Getting Ready for Winter


Most plants do very well without special attention prior to winter. However, there are a few things you can do to assist plants in weathering the storms to come. If you are adventurous and have purchased "borderline" plants of questionable hardiness, getting them through the first season or two will pay great dividends.

Trumpet Vine, and many others of hardier genetics, can be pampered with 6" of mulch just before freeze-up and intentionally piling on snow during the winter. A Trumpet Vine now 40' in height barely made it through the first three winters although snow was plowed over its root area 8' high. Now, hummingbirds fight over the nectar in its long tubular blossoms. Planting heather where snow generally piles high has worked great, also.

Arborvitae, especially globe types, Umbrella Pine, and others prone to damage from snow buildup, can be tied with twine in late fall. Drawing them into a tight mass prevents damage. Remember to remove the twine in the spring and make sure no knots are left around main stems or branches, since this can cause girdling and ultimate death of the extremity.

A-frame type wood covers can be constructed for small plants, especially if snow falling from the roof is a problem. It seems better to plan for this and plant species that can tolerate this situation, such as yews or shrub hydrangea (Annabelle), rather than be forced to go to great lengths protecting poor choices. Another possibility is planting far enough from the house to avoid mow damage.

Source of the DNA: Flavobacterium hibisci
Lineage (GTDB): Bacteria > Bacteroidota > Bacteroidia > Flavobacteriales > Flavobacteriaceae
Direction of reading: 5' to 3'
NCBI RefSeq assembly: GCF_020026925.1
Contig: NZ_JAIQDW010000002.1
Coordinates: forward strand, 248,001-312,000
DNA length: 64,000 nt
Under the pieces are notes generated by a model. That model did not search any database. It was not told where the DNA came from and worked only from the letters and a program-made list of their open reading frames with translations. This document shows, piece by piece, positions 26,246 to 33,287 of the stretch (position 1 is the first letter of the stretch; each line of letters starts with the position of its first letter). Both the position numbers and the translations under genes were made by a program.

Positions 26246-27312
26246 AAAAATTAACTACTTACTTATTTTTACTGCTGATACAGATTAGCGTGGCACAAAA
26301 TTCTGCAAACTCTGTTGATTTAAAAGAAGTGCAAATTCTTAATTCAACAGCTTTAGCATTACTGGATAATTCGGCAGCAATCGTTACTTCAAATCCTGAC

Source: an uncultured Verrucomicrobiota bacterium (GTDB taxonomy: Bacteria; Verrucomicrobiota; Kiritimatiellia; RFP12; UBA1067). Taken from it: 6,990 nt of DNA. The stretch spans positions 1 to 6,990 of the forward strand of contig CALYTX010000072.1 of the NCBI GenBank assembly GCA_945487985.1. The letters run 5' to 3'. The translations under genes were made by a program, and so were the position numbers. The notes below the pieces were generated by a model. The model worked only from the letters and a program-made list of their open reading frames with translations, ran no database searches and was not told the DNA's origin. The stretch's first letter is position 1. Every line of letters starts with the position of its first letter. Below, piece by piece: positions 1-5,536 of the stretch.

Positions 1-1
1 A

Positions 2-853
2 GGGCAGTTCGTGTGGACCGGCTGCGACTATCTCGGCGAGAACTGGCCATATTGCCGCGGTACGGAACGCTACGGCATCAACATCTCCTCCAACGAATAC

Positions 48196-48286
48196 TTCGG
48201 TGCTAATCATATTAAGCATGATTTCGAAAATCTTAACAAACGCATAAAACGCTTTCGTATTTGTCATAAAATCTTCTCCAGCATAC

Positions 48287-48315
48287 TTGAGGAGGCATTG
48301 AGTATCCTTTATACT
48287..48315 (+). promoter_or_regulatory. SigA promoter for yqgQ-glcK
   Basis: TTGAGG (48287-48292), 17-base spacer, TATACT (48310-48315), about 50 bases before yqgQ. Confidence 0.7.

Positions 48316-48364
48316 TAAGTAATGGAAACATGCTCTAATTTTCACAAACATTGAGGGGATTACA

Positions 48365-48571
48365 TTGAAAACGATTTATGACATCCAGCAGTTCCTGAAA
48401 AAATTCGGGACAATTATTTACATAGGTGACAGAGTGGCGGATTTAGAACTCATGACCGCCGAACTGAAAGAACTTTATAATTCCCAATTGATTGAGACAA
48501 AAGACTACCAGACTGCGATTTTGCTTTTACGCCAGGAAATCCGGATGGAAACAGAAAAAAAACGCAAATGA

Fall evergreen plantings, and evergreens such as Rhododendron, can benefit greatly from applications of an anti-desiccant, such as Wilt Pruf or Weather shield, in early November and again in early March. The foliage needs to be thoroughly covered top and bottom. If your concentration is too thick, gradually dilute with water until you can spray evenly. Of course, follow label instructions. This waxy coating prevents drying better than burlap or other covers.

Fruit trees, in particular, and other young trees can be wrapped with a tree guard. Usually, there is a tarpaper-like material sandwiched between paper and this protects from sunscald. This happens in early spring when warm days starts sap flowing and a cold night freezes the sap and causes the bark to split. Tree wrap painted white works best. This material can also help prevent rodent chewing of bark.

Although it has been stressed here before, until you are wondering if I forgot I wrote it in the last column, watering in September and early October is crucial to help plants through winter. Very often it is said, "the plants looked great in the fall" and they "just died" in the spring. What likely happened was the lack of fall watering caused the plant to be so stressed it could not survive the winter. Yet, it wasn't until spring this became evident, much like Christmas trees don't turn brown until the weather warms.

With a little fall preparation, your plants will reward you with robust good growth next season.


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Poland Spring, Maine
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